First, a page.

At the commencement of the hearing, the wife sought an adjournment for a significant period, being two years. The trial judge ordered the proceedings be adjourned for at least three years. Also, the husband’s application for a reduction in spousal maintenance (he was paying $6,500.00 per month) was dismissed.
The application for a lengthy adjournment was provided for under Section 70(5) of the Family Law Act. In general terms,
this section of the Act provides that if there is likely to be a significant change in the financial circumstances of the parties to the marriage and having regard for the time when a change is likely to take place, it is reasonable to adjourn proceedings. Also if the
significant change in the financial circumstances is more likely to do justice between the parties than an order that the court could make immediately with respect the division of property.
The facts of the matter were as follows:
The parties owned a large landholding in the Northern Territory used for cattle grazing. In 2010 the properties were valued at $26 million. 11 months later a different valuer said the property was worth $16.4 million. It was common ground that the large Northern Territory cattle property had fallen in value. There was a loan facility from the parties’ bank for $34 million and interest at 9.52% was accruing. As at October 2011 the interest would have amounted to about $3 million.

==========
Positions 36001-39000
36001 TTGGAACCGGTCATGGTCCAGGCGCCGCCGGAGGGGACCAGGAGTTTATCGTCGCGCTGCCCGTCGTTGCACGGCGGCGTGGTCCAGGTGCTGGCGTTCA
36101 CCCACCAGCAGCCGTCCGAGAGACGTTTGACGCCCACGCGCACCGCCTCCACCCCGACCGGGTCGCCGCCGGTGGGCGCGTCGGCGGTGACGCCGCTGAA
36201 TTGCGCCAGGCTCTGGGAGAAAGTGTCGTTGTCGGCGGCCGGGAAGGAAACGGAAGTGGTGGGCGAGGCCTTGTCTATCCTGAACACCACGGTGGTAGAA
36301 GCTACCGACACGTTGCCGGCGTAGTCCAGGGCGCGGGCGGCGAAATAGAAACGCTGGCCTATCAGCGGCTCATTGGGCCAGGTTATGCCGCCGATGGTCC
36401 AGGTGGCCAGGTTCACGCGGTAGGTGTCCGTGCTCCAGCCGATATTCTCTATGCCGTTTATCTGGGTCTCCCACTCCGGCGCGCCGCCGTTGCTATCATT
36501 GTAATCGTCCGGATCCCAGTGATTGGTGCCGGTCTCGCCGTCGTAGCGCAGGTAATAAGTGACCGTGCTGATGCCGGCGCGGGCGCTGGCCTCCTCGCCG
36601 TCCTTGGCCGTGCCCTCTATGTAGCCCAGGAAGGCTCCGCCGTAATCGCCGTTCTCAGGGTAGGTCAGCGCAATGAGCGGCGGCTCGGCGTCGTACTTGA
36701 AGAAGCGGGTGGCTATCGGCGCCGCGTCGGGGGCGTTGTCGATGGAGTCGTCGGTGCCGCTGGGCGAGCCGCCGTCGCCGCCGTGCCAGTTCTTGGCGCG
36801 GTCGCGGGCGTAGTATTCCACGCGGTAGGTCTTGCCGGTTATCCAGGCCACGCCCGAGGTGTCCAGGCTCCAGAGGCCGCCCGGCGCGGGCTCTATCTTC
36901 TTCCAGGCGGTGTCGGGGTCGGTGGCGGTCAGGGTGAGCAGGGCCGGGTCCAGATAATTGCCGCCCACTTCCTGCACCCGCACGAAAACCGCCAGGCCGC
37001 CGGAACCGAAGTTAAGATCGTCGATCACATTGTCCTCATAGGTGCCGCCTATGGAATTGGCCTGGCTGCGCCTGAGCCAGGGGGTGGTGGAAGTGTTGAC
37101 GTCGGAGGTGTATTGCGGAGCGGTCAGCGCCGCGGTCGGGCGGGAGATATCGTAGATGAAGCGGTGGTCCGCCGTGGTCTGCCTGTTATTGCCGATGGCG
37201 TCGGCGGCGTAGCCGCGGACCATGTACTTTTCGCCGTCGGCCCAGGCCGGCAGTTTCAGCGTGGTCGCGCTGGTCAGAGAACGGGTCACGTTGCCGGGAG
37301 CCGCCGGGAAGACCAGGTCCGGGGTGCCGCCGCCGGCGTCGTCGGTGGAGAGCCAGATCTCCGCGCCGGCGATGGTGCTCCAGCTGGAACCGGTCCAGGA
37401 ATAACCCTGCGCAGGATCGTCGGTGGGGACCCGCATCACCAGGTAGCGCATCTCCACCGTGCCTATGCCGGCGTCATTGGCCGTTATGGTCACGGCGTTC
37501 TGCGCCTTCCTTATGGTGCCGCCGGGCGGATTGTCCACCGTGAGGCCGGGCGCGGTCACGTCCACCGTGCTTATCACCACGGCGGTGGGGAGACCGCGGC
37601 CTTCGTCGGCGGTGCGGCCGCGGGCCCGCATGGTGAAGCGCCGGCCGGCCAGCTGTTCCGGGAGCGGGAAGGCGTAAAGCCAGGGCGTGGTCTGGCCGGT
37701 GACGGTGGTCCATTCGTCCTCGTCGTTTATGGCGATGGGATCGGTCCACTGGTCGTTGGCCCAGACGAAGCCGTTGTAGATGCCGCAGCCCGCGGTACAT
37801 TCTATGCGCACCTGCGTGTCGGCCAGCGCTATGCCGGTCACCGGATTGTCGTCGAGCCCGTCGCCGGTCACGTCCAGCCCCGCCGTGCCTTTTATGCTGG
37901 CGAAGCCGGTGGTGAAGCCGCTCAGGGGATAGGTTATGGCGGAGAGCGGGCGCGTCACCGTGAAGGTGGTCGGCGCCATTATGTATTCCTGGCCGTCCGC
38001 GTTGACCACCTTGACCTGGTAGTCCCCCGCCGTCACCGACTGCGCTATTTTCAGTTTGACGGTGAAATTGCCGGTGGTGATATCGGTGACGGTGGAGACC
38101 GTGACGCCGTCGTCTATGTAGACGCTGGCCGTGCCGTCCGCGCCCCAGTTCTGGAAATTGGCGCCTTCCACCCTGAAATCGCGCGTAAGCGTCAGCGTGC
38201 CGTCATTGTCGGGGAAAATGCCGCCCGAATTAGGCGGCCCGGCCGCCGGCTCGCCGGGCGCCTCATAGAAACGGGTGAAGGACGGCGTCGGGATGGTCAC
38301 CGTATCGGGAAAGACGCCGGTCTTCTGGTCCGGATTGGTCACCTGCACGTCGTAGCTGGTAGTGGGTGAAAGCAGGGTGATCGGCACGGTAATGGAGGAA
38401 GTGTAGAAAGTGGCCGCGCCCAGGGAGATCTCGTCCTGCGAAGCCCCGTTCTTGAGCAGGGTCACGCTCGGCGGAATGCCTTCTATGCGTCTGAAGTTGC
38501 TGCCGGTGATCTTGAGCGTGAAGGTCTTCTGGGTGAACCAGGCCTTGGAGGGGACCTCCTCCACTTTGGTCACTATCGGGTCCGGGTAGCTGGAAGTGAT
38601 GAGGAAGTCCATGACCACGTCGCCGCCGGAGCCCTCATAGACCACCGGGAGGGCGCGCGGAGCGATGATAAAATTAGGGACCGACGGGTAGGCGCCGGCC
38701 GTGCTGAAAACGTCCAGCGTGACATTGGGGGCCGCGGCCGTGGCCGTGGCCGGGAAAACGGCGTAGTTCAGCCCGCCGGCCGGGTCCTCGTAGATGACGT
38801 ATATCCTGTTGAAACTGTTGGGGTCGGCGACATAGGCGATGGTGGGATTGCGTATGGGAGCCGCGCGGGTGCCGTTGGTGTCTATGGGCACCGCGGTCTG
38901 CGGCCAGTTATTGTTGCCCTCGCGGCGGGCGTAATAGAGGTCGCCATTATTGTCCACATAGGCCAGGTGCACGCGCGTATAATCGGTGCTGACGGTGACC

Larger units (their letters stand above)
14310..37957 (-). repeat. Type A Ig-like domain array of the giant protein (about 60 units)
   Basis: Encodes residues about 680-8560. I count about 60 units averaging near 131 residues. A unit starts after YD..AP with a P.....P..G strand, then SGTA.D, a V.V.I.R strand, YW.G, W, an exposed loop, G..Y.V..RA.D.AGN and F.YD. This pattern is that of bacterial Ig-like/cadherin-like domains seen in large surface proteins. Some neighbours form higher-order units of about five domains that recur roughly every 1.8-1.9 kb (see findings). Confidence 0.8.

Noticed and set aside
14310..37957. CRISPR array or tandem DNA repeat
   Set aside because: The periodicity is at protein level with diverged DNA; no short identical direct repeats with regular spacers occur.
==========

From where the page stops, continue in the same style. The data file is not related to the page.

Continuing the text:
The wife submitted that “the cattle area valued” could be expected to increase over a two year time frame when the live cattle market would ease or new markets would open. On the other hand, it was argued for the husband it was unknown how long it would take for the market to adapt to change.
The trial judge concluded that given the parlous state of the parties’ finances, he was not satisfied that within two years an increased value was feasible, but hoped an increase would occur over three years, when the parties would be able to get something for their endeavours. Thus the trial judge exercised his discretion and adjourned for a period of three years.
On appeal, the Full Court found against such lengthy adjournment. The Court held that the section required an affirmative opinion that there was likely to be a significant change in financial circumstances that made it reasonable to adjourn the proceedings. The Court accepted, that the expert evidence did no more than speculate an improvement in the market for rural properties if a number of events occurred, none of which was expressed as a certainty. The Full Court held that the hearing should proceed.
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